Obama's great line—'We don't look to be ruled'—doesn't always apply to Chicago


President Barack Obama at the Democratic National Convention Wednesday night - SEAN SIMMERS VIA AP
  • Sean Simmers via AP
  • President Barack Obama at the Democratic National Convention Wednesday night
For the last few weeks former governor Pat Quinn has been going around town, trying to build support for a proposal to impose term limits on the mayor's office.

But having heard President Obama's inspirational speech at the Democratic National Convention Wednesday night, I think Quinn might want to take his efforts in another direction.

How about a nationwide movement to repeal the 22nd amendment—the one that limits the president to two terms in office?

That way Obama can run again.

Obama's speech was so inspirational it almost made me forgive him for dumping Mayor Rahm on us after he booted him out as his White House chief of staff.

I said almost. The president would have to deliver the second coming of the Gettysburg Address to be fully forgiven for that.

But the president's speech had all the ingredients of a classic Obama stump speech.

He had funny lines of self-deprecation—about how he's getting gray while Michelle never seems to age a day.

And he fired up the troops for Hillary Clinton while ripping the hell out of Donald Trump's fear, divide, and conquer campaign.

America, Obama said, does not need a demagogue or a dictator to take over. "Our greatness doesn't depend on Donald Trump—in fact, it doesn't depend on any one person," he said. "We don't look to be ruled."

Oh man, great line.

As a bonus, the president got a stirring introduction from Sharon Belkofer—a seventysomething retired nurse from Rossford, Ohio, a town of about 6,000 just outside of Toledo.

In 2010, Belkofer's son, Thomas, a lieutenant colonel in the army, was killed in Afghanistan. She used much of her convention remarks to thank the president for comforting her in her time of despair.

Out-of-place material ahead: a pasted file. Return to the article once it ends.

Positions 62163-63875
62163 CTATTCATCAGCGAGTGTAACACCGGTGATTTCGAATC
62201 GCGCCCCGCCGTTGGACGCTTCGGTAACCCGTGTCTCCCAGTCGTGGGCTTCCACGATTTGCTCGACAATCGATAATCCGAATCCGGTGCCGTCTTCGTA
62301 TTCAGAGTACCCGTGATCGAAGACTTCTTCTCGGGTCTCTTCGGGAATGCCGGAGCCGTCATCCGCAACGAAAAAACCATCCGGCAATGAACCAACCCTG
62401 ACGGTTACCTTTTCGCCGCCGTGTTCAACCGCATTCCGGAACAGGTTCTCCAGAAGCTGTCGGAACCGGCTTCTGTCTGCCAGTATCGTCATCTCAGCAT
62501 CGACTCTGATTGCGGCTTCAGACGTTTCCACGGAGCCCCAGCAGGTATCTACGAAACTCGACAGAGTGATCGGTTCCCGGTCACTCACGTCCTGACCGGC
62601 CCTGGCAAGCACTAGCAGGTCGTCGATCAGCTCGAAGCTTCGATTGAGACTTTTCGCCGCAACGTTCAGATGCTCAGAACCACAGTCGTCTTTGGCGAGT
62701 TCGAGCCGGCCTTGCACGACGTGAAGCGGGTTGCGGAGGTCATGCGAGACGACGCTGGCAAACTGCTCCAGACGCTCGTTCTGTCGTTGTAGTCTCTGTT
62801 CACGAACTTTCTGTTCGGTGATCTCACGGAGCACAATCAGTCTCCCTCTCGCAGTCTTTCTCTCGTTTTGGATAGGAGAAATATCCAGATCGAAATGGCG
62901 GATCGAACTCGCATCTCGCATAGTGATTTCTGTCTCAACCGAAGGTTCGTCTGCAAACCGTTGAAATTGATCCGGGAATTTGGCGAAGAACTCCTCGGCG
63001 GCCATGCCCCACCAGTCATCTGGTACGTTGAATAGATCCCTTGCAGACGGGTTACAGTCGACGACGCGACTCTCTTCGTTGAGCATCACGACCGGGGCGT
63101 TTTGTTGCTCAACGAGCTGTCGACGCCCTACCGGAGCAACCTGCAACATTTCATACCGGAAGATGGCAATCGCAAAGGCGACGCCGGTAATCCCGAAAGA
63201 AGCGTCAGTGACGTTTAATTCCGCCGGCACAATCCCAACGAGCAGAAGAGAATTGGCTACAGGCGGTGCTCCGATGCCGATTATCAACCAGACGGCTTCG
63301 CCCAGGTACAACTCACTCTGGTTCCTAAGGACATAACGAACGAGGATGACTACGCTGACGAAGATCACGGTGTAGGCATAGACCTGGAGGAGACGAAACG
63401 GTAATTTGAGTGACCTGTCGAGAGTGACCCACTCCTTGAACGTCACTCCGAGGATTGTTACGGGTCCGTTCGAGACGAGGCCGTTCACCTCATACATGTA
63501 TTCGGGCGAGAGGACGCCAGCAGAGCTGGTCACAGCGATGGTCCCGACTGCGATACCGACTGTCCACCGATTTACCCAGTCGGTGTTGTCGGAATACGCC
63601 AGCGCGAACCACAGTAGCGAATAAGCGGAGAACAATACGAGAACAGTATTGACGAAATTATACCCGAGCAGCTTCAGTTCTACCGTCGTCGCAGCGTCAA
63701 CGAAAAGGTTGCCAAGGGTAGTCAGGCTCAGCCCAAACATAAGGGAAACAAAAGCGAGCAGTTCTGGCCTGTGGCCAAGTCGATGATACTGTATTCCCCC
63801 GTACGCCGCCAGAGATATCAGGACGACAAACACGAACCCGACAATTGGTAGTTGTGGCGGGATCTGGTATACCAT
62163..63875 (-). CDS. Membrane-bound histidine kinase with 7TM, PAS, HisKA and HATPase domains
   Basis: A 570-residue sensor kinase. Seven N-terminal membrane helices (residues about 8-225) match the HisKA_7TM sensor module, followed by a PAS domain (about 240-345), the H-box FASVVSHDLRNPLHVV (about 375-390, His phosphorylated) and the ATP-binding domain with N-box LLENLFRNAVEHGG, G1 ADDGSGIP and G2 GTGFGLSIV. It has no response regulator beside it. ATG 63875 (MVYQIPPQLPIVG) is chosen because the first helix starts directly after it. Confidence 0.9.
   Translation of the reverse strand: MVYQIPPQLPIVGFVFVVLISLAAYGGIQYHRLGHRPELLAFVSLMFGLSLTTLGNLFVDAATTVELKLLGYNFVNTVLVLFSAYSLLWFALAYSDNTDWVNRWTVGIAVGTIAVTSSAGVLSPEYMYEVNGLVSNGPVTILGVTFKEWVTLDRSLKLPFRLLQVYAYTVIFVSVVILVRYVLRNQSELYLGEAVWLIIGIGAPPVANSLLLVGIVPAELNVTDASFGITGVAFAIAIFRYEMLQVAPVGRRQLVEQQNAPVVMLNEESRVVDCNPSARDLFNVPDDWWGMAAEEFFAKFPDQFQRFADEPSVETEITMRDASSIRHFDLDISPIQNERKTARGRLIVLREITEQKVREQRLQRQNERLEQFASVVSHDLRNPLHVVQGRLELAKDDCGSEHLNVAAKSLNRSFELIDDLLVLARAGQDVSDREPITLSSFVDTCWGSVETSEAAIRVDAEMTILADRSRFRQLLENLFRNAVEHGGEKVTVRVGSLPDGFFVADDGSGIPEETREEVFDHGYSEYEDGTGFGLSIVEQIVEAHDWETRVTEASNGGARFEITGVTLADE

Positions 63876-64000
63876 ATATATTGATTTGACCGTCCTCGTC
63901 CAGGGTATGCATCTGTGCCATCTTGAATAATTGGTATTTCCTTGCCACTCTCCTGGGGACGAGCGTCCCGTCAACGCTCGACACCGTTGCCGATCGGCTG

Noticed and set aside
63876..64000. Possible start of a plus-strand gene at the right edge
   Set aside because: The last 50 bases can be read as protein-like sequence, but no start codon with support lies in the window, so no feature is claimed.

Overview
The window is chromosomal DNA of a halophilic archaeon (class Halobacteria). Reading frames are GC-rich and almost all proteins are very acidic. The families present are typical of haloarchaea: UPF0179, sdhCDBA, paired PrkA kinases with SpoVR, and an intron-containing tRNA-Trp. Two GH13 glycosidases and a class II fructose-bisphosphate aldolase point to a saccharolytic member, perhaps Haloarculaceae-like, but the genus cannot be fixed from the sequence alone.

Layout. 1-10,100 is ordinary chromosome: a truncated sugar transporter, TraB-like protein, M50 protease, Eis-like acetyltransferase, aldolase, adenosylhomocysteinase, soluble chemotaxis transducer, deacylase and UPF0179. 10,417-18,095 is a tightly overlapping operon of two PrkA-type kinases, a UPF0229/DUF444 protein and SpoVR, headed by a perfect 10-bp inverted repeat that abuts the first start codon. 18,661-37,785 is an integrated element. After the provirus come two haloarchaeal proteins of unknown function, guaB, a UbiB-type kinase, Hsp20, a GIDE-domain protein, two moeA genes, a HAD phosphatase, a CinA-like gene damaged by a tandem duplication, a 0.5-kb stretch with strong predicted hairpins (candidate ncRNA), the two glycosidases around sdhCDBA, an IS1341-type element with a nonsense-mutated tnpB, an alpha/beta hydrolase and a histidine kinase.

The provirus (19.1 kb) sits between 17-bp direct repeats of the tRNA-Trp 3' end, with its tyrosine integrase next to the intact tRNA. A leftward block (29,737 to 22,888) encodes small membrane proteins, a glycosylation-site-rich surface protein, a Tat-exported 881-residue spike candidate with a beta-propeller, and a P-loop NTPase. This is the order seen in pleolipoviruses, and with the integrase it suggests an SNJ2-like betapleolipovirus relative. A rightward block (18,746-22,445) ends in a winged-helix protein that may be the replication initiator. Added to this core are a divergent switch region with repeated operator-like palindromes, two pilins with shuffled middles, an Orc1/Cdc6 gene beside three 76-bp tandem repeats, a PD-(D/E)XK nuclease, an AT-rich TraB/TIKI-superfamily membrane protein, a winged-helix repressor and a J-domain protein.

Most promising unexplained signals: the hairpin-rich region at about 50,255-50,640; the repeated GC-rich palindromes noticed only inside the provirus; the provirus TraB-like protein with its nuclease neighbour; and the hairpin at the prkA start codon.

Another thing Obama's really good at.

She also pointed out that last year she decided to give back to her community by running for the school board.

Belkofer wound up finishing first in a seven-person race for three slots to the Rossford School Board.

How 'bout that! 

After I heard her talk about getting elected, it dawned on me: We couldn't have a Sharon Belkofer in Chicago, 'cause we don't have an elected school board.

Mayor Rahm appoints our school board. Just as the mayor and his City Council allies have stifled every attempt to get an elected school board, 'cause they think they know what's good for the Chicago Public Schools.

A debatable proposition given the horrendous job he's done of managing it.

In a sense, Rossford, Ohio has got more democracy than sweet home Chicago.

We may not look to be ruled in Chicago, but ruled we are.

Damn, man. I was feeling so good about Obama's speech—now I'm bummed.

Tell you what, Mr. President. After your term's up, come on back to Chicago and help us apply a little of that spirit of democracy to your adopted hometown.

How about running for mayor?

Now that would get me to forgive you for dumping Rahm on us.

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